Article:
Presiding Bishop of the US-based Episcopal Church, Michael Curry, was the guest preacher at the annual commemoration for the 19th Century African Christian missionary and martyr, Bernard Mizeki. Some 15,000 pilgrims braved the cold and camped at the site where Bernard Mizeki was killed on 18 June 1896, now the Bernard Mizeki Shrine, in Marondera.
Bishop Michael was joined by four serving Zimbabwean bishops –(Erick Ruwona, Ishamel Mukuwanda, Godfry Tawonezwi and Chad Nicholas Gandiya) -as well as a bishop from Wisconsin, USA (Jay Lambert).
About 200 people travelled from Mozambique, Bernard Mizeki’s homeland, for the commemoration. After the main service, the bishops planted Kenyan Croton trees as a sign of the gospel seed that the martyr planted and flourished in Zimbabwe.
Bernard Mizeki was born in about 1861 and around the age of 12, left his home and went to Capetown, South Africa, where for the next ten years he worked as a labourer. After his day’s work, he attended night classes at an Anglican school and was subsequently baptised.
After graduating, he worked as a lay catechist in Southern Rhodesia (now Zimbabwe), eventually opening a school and building a mission complex which produced an abundance of converts.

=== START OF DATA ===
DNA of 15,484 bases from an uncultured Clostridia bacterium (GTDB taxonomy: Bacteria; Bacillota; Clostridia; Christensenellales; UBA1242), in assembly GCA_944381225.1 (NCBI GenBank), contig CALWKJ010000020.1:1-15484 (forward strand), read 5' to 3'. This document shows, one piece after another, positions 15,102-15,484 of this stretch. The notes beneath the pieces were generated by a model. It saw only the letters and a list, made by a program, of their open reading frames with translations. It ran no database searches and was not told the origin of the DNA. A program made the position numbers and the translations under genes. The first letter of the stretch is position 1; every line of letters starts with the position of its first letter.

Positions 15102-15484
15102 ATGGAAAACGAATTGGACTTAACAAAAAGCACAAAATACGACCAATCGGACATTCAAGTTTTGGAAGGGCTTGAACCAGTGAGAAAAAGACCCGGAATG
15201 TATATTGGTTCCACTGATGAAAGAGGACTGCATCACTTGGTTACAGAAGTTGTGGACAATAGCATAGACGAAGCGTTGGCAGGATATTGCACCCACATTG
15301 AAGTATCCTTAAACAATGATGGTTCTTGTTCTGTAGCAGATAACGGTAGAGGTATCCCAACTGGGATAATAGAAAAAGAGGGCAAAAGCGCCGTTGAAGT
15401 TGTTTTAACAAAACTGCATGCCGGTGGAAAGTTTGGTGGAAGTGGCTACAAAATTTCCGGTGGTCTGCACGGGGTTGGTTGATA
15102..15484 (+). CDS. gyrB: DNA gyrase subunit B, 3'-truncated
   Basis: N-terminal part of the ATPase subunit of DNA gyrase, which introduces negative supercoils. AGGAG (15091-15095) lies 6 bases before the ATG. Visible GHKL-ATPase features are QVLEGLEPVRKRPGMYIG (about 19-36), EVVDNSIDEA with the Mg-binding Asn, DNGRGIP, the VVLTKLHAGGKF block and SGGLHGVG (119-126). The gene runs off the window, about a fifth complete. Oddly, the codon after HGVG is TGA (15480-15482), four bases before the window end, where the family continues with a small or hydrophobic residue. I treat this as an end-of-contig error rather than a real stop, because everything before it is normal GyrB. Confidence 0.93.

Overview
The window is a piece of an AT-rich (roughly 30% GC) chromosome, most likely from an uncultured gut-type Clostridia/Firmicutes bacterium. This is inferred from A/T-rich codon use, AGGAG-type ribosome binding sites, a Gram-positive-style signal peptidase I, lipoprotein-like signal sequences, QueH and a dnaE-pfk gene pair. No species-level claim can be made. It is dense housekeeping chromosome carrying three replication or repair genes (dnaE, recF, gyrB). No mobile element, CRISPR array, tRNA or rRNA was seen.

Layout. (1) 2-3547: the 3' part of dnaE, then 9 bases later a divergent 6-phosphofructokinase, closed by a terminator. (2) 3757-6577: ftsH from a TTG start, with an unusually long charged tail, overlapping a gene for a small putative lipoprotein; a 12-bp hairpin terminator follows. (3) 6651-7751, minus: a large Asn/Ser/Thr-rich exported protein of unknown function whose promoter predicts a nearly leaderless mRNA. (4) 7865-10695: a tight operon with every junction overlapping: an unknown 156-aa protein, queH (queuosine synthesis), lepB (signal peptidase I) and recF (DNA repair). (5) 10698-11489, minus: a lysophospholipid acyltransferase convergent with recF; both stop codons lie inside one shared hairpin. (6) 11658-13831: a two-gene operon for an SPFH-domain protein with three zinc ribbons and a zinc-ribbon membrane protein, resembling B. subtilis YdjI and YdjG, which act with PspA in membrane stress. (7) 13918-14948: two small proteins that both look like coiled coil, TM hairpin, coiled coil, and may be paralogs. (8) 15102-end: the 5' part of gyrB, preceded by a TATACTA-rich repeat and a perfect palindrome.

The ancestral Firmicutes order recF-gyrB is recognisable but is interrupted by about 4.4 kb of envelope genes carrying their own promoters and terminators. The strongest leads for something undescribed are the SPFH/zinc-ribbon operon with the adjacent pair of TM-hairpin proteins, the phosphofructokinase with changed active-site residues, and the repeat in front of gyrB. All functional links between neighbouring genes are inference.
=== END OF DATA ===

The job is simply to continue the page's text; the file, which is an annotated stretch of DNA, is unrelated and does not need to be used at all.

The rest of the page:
Many black African nationalists regarded all missionaries as working for the European colonial governments. During an uprising in 1896, Bernard was warned to flee. He refused, since he did not regard himself as working for anyone but Christ and he would not desert his converts or his post. He was dragged from his home and stabbed. His wife and a helper went to get food and blankets for him. They later reported that, from a distance, they saw a blinding light on the hillside where he had been lying and heard a rushing sound, as though of many wings. When they returned to the spot his body had disappeared. The place of his death has become a focus of great devotion for Anglicans and other Christians.